(1912-87), to paint the Shroud face, using medieval pigments[WI98, 196]. Yet even though Sanford had a photograph of the Shroud before him and only had to copy the Shroud face[WS00, 120], his finished result was "nowhere near as impressive as the Shroud," according to Shroud sceptic Lynn Picknett (1947-)[PP06, 77]. McCrone himself conceded before a 1980 meeting of the British Society for the Turin Shroud (BSTS) that Sanford's attempt to replicate only the Shroud face had failed[NJ87, 99, 173. n.16]. McCrone's reason why Sanford had failed, because an artist would "have to think in terms of what would a body under a cloth ... register"[NJ87, 99] would apply even more to a medieval artist who didn't know about photographic negativity and didn't have the Shroud to copy! McCrone told the meeting, "I'm sorry I got into this part of the controversy, and I wish that I had stuck to my microscope[NJ87, 99]! McCrone subsequently "quietly downgraded his references to" Sanford's `replication' of the Shroud face[WI98, 196]. In his 1999 book, Judgement Day for the Turin Shroud, while McCrone has a photograph of Sanford's painted Shroud face[MW99, 149], he tellingly omitted a negative photograph of it (which Wilson and Schwortz provided above)! So McCrone's painted replication of the Shroud fails because: 1) Double body length. It is face-only. It does not follow that a method which can replicate the Shroud face (and McCrone's replication didn't even do that) could replicate the double full-length Shroud. For one, there are more than a hundred scourge wounds on the man's back, chest and legs, each with blood serum retraction halos[SH90, 85; RC99, 42; AM00, 27-28; WS00, 56; WI10, 45-46; DT12, 122] and to date, no one has even attempted to paint those! 3) Negative. It's negative lacks the Shroud's realism (above). 4) Three-dimensional. McCrone's flat painted replication, was not three-dimensional[PP06, 77] 5) Non-directional. Being painted, McCrone's replication would show direcional brushstrokes. 6) Superficial. Sanford's paint would not have remained on the topmost fibrils as the Shroud image does, but would have soaked through the cloth. 7) Uniform straw-yellow colour The Shroud image is a uniform straw-yellow but Sanford's red ochre painting is redder than the Shroud's image[WS00, 120]. 8) No paint, pigment or dye is on the Shroud, but paint would be on Sanford's shroud. 9) Blood is human and 10) Blood was before image. Sanford painted the blood after he had painted the image[MW99, 124; WI98, 196; WS00, 120]. So McCrone's painted replication of the Shroud fails in all but one of the Shroud's 10 major features! There actually are more - see again my "The man on the Shroud #8." Only one major feature, 2) Faint in one of the photos of Sanford's paintings on page 149 of McCrone's book apparently passes! But as McCrone pointed out above a medieval forger would have painted the Shroud. So the abject failure of McCrone's painted replication is, in effect, the failure of the forgery theory!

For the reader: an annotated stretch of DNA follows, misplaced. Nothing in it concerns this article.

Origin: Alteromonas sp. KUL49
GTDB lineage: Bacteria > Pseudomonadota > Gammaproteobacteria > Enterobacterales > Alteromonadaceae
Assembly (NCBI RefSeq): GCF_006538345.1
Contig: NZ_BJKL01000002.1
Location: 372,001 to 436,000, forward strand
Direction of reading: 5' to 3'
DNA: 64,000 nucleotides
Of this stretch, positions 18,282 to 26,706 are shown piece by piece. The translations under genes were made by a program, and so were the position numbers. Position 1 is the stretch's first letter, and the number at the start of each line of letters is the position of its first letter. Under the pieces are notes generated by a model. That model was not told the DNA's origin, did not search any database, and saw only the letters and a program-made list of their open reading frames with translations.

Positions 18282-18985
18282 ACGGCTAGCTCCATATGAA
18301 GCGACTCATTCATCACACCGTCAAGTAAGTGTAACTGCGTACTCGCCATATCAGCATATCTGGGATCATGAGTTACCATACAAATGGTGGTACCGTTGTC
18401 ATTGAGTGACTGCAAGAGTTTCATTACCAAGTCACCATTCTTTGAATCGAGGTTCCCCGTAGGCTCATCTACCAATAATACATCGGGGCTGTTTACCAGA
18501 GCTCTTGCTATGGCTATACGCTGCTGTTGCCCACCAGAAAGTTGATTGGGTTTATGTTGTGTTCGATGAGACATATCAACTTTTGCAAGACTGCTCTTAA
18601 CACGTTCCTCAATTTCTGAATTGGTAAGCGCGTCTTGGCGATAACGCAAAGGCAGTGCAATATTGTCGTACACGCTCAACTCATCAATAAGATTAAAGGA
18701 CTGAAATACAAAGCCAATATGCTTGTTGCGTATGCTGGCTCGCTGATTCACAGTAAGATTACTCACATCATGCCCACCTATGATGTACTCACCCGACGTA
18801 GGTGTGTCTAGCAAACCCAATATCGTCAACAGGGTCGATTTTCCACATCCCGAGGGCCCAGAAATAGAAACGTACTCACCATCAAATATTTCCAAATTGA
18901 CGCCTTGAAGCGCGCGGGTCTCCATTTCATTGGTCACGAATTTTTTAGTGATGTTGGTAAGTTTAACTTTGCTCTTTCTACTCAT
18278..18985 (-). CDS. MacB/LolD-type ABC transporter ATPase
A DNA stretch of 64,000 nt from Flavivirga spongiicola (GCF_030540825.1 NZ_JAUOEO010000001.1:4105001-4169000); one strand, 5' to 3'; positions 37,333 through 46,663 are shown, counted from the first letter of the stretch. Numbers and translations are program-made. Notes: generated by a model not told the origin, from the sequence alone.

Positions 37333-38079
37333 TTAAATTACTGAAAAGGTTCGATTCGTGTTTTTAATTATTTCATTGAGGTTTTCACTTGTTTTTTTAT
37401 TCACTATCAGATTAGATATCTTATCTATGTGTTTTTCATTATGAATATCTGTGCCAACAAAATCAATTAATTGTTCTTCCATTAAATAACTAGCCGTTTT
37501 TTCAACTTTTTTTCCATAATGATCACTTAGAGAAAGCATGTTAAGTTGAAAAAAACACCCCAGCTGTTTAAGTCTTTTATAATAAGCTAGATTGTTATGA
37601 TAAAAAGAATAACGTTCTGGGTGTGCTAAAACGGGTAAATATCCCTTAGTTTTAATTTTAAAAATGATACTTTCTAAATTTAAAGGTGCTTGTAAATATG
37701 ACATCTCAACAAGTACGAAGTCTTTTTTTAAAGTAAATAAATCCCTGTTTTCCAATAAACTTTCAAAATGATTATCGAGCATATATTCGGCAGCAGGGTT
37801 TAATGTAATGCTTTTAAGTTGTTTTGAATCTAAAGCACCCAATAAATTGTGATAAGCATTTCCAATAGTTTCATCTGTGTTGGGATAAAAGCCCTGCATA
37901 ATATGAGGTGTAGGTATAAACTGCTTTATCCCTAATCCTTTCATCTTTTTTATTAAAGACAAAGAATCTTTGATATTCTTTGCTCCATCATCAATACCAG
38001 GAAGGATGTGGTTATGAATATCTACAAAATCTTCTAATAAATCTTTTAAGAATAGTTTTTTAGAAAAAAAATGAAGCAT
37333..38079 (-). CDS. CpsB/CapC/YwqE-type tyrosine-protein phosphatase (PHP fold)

Powder rubbing Joe Nickell (1944-), a former stage magician [AM00, 73; GV01, 76; NJW], whose PhD is in English[NJW], experimented with replicating the Shroud image by rubbing powdered pigments on a wet

[Left (enlarge). Negative photograph of a powder rubbing of the Shroud face by Nickell using an iron oxide pigment[NJ15]. Sceptic Lynn Picknett (see above ) had included "Nickell's results" in with Sanford's, as "although more recognizable in negative-are nowhere near as impressive as the Shroud"[PP06, 77]!]